WHY THEY WATCH Cristina Khareyn, a homemaker, says she remembers watching classic prime time television with her mother when she was younger, especially “I Love Lucy,” although she also watched “The Dick Van Dyke Show,” “Leave It to Beaver” and “The Donna Reed Show.” She still watches these shows, and now her daughter, Mia, is showing some interest in them, as well. “I was watching it by myself, and she just gravitated toward me,” she says. “So, she asked if she could watch it with me, and when we did I laughed and she laughed.”
CONCERNS The clean and censored humor meant Khareyn and husband, Paul, an attorney, had little concern about letting the children watch with their mom. She says the old-fashioned depiction of women in “I Love Lucy” and other shows don’t bother her because, in real life, “Mia sees women with jobs like her doctor and her teacher.” Even the idea that the women seem more submissive to the men is no big deal, she says, “because I’m the bossy one in our household.”
WHAT PARENTS THINK Compared to today’s sitcoms, she says, “It’s a different kind of humor. It’s very clean and very censored.”
VIEWING RITUAL Khareyn says there’s not much time for TV on the weekdays, between homework and sports. Even weekends can get busy. Besides, she adds, most of the shows are on at odd hours of the day. So Khareyn DVRs “I Love Lucy” and other shows and watches with her daughter on rainy days.
WHAT THE KIDS THINK She says part of the appeal to Mia is the simple stories and humor, which are easy for a young child to grasp. She adds that Mia likes “I Love Lucy” because “she’s always getting into trouble.” Son Alex has yet to show any interest in the shows. “Alex isn’t into much TV. Cartoons, yes, but not, like, human TV,” she says.
The cast of "I Love Lucy," from left, Vivian Vance, William Frawley, Desi Arnaz and Lucille Ball.
The Roper family of North Bellmore likes ‘WWE Raw’
THE FAMILY Stephen and Joyia Roper with Mason, 5
WHY THEY WATCH Professional wrestling is not just a show to Stephen Roper, a dispatching agent for a mattress firm, and his wife, Joyia, a teaching assistant -- it’s a long-standing family tradition. “I’ve watched it since I was 5 years old. My dad was into it when he was younger. And it just goes down the line like that,” he says. For years, the annual WWE WrestleMania pay-per-view would bring together family, friends and neighbors to slam down some beverages, Italian heros and his mother’s famous baked ziti. “It was always funny trying to fit 25 to 30 people in my parents’ den,” Roper says.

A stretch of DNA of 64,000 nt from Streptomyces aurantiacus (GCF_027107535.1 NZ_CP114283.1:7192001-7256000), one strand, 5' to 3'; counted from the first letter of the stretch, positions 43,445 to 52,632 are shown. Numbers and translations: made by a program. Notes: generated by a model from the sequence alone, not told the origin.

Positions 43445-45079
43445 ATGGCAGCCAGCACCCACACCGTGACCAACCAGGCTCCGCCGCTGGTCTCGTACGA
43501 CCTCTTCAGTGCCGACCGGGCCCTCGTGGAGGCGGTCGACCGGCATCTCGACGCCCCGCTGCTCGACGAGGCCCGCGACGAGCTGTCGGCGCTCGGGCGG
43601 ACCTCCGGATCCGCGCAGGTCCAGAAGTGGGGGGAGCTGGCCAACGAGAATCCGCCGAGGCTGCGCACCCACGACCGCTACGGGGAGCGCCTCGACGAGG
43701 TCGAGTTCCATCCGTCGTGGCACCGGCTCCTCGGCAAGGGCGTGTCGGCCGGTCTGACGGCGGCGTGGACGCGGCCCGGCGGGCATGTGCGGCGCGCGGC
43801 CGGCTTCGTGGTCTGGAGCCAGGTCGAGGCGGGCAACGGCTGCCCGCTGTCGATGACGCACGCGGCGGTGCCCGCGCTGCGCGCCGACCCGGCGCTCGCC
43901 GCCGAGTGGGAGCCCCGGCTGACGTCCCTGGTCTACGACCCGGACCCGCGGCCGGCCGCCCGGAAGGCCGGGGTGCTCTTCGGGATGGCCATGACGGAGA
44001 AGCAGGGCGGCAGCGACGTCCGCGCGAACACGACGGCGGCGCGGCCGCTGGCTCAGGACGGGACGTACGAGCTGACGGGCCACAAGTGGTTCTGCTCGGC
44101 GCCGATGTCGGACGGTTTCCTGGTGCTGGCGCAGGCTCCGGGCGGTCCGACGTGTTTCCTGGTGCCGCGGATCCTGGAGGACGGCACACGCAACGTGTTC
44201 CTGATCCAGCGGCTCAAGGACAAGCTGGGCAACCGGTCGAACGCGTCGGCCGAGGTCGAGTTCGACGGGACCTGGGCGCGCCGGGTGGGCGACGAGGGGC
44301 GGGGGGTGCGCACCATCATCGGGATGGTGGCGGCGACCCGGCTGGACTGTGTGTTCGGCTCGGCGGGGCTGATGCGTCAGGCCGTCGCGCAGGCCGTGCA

While Roper keeps up to date with what’s happening with the current programming, he says he uses his subscription to the WWE Network to watch a lot of older episodes. “I might watch old episodes from 2002,” he says.
CONCERNS Given that he was around the same age that his son, Mason, is now, when he started watching “WWE Raw,” Roper says he has no problem letting him watch.
WHAT PARENTS THINK Roper says he got into wrestling in the Hulk Hogan era, which was kid-friendly. Now that he is older, he has more appreciation for the athletic talent. “The talent they have is the best talent they’ve ever had,” he says.
VIEWING RITUAL Since he can access older episodes on demand, Roper will watch whenever he has downtime from work and school (he is studying criminal justice technology at Farmingdale State University). Roper doesn’t go out of his way to coax Mason into watching, but his son’s natural curiosity kicks in whenever wrestling is on. “He’ll watch it and ask a million questions about it, like, ‘Who’s that? Who’s that?’ ”
WHAT THE KID THINKS Unlike his dad, wrestling rarely catches Mason’s interest for long. “It’s hard to keep his attention with anything,” Roper says. “He’ll watch it for 10 to 15 minutes and then he’ll get up and do something else. He’s like that with his cartoons, too. He doesn’t binge watch.”
Finn Balor during WWE SummerSlam 2017.
The Afzals of Syosset liked 'The Cosby Show'
THE FAMILY Ilora Majumder-Afzal, 41, MohsinAfzal, 37, Saharra Afzal, 7, Sohayl Afzal, 3
WHY THEY WATCH For Ilora Majumder-Afzal and Mohsin Afzal, who both teach in New York City, there is a lot of love for “The Cosby Show,” which aired from 1984 to 1992. Majumder-Afzal cites the family dynamic and the positive representation of a minority family. “Plus, I thought it was funny and my daughter would enjoy it,” she says.
CONCERNS For Majumder-Afzal, the obvious concern was Bill Cosby himself. “[He] has been in the news for some pretty terrible things,” she says. “And, actually, we sort of stopped showing it because of that. It’s been hard, though, because I loved the show growing up. It’s kind of heartbreaking because of the positivity contrasted with the negative.”
WHAT PARENTS THINK Even now that she is older, Majumder-Afzal says, she still appreciates the humor.
VIEWING RITUAL Majumder-Afzal says that she used to watch the show on Sundays with daughter, Saharra, while son, Sohayl, napped. “We would sit down together and just cuddle up together on the couch,” she says.
WHAT THE KID THINKS “My daughter loved the humor and the way the kids interacted with each other,” says Majumder-Afzal. “I think it was just that there was this family that sort of resembled us and that they could have fun together and laugh.”
Bill Cosby, center, and other cast members of "The Cosby Show" during taping of the final episode.